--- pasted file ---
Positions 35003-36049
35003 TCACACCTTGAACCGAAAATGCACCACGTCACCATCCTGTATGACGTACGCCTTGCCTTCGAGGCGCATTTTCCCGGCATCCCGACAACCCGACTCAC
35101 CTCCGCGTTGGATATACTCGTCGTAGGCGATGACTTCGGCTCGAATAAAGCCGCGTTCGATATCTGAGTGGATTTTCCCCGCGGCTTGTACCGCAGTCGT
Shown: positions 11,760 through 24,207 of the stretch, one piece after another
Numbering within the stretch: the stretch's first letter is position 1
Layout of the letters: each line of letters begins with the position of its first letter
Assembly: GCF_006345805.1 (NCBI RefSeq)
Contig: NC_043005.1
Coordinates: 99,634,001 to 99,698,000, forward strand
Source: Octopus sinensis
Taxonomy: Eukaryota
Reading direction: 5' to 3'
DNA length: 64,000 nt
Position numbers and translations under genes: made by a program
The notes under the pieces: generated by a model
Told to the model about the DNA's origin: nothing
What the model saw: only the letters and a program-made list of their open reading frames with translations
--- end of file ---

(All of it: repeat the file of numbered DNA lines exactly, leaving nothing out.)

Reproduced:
Positions 35003-36049
35003 TCACACCTTGAACCGAAAATGCACCACGTCACCATCCTGTATGACGTACGCCTTGCCTTCGAGGCGCATTTTCCCGGCATCCCGACAACCCGACTCAC
35101 CTCCGCGTTGGATATACTCGTCGTAGGCGATGACTTCGGCTCGAATAAAGCCGCGTTCGATATCTGAGTGGATTTTCCCCGCGGCTTGTACCGCAGTCGT
Shown: positions 11,760 through 24,207 of the stretch, one piece after another
Numbering within the stretch: the stretch's first letter is position 1
Layout of the letters: each line of letters begins with the position of its first letter
Assembly: GCF_006345805.1 (NCBI RefSeq)
Contig: NC_043005.1
Coordinates: 99,634,001 to 99,698,000, forward strand
Source: Octopus sinensis
Taxonomy: Eukaryota
Reading direction: 5' to 3'
DNA length: 64,000 nt
Position numbers and translations under genes: made by a program
The notes under the pieces: generated by a model
Told to the model about the DNA's origin: nothing
What the model saw: only the letters and a program-made list of their open reading frames with translations